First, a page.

The Landmine of Parsing HTML and Stripping HTML Comments

code, regex 0 comments suggest edit

A while ago I wrote a blog post about how painful it is to properly parse an email address. This post is kind of like that, except that this time, I take on HTML.

I’ve written about parsing HTML with a regular expression in the past and pointed out that it’s extremely tricky and probably not a good idea to use regular expressions in this case. In this post, I want to strip out HTML comments. Why?

I had some code that uses a regular expression to strip comments from HTML, but found one of those feared “pathological” cases in which it seems to never complete and pegs my CPU at 100% in the meanwhile. I figure I might as well look into trying a character by character approach to stripping HTML.

It sounds easy at first, and my first attempt was roughly 34 lines of procedural style code. But then I started digging into the edge cases. Take a look at this:

<p title="<!-- this is a comment-->">Test 1</p>

Should I strip that comment within the attribute value or not? Technically, this isn’t valid HTML since the first angle bracket within the attribute value should be encoded. However, the three browsers I checked (IE 8, FF3, Google Chrome) all honor this markup and render the following.


Notice that when I put the mouse over “Test 1” and the browser rendered the value of the title attribute as a tooltip. That’s not even the funkiest case. Check this bit out in which my comment is an unquoted attribute value. Ugly!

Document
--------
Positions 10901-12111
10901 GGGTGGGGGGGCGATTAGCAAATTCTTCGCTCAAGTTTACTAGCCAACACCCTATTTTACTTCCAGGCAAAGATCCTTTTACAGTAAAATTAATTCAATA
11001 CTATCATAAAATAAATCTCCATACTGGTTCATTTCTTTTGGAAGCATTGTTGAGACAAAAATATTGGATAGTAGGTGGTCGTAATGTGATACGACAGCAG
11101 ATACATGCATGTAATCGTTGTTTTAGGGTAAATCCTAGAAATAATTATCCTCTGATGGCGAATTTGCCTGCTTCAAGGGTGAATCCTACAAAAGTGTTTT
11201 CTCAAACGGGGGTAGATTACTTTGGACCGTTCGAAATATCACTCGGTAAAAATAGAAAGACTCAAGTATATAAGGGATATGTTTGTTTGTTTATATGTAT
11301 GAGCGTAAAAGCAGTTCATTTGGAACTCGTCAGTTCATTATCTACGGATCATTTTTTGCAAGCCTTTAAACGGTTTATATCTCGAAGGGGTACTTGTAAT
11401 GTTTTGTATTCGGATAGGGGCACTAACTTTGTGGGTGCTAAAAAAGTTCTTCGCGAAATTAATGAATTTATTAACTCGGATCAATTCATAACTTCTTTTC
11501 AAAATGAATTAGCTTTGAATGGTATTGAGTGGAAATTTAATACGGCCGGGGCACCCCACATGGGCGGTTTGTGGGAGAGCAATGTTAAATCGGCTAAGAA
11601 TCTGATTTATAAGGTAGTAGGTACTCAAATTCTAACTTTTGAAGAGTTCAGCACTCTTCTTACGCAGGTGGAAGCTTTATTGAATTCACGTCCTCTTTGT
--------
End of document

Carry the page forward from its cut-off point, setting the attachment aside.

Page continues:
<p title=<!this-comment>Test 2</p>

Still, the browsers dutifully render it:


At this point, It might seem like I’m spending too much time worrying about crazy edge cases, which is probably true. Should I simply strip these comments even if they happen to be within attribute values because they’re technically invalid. However, it worries me a bit to impose a different behavior than the browser does.

Just thinking out loud here, but what if the user can specify a style attribute (bad idea) for an element and they enter:

<!>color: expression(alert('test'))

Which fully rendered yields: <p style="<!>color: expression(alert('test'))">

If we strip out the comment, then suddenly, the style attribute might lend itself to an attribute based XSS attack.

I tried this on the three browsers I mentioned and nothing bad happened, so maybe it’s a non issue. But I figured it would probably make sense to go ahead and strip the HTML comments in the cases that the browser. So I decided to not strip any comments within an HTML tag, which means I have to identify HTML tags. That starts to get a bit ugly as <foo > is assumed to be an HTML tag and not displayed while <çoo /> is just content and displayed.

Before I show the code, I should clarify something. I’ve been a bit imprecise here. Technically, a comment starts with a – character, but I’ve referred to markup such as <!> as being a comment. Technically it’s not, but it behaves like one in the sense that the browser DOM recognizes it as such. With HTML you can have multiple comments between the <! and the > delimiters according to section 3.2.5 of RFC 1866.


   To include comments in an HTML document, use a comment declaration. A
   comment declaration consists of `<!' followed by zero or more
   comments followed by `>'. Each comment starts with `--' and includes
   all text up to and including the next occurrence of `--'. In a
   comment declaration, white space is allowed after each comment, but
   not before the first comment.  The entire comment declaration is

      NOTE - Some historical HTML implementations incorrectly consider
      any `>' character to be the termination of a comment.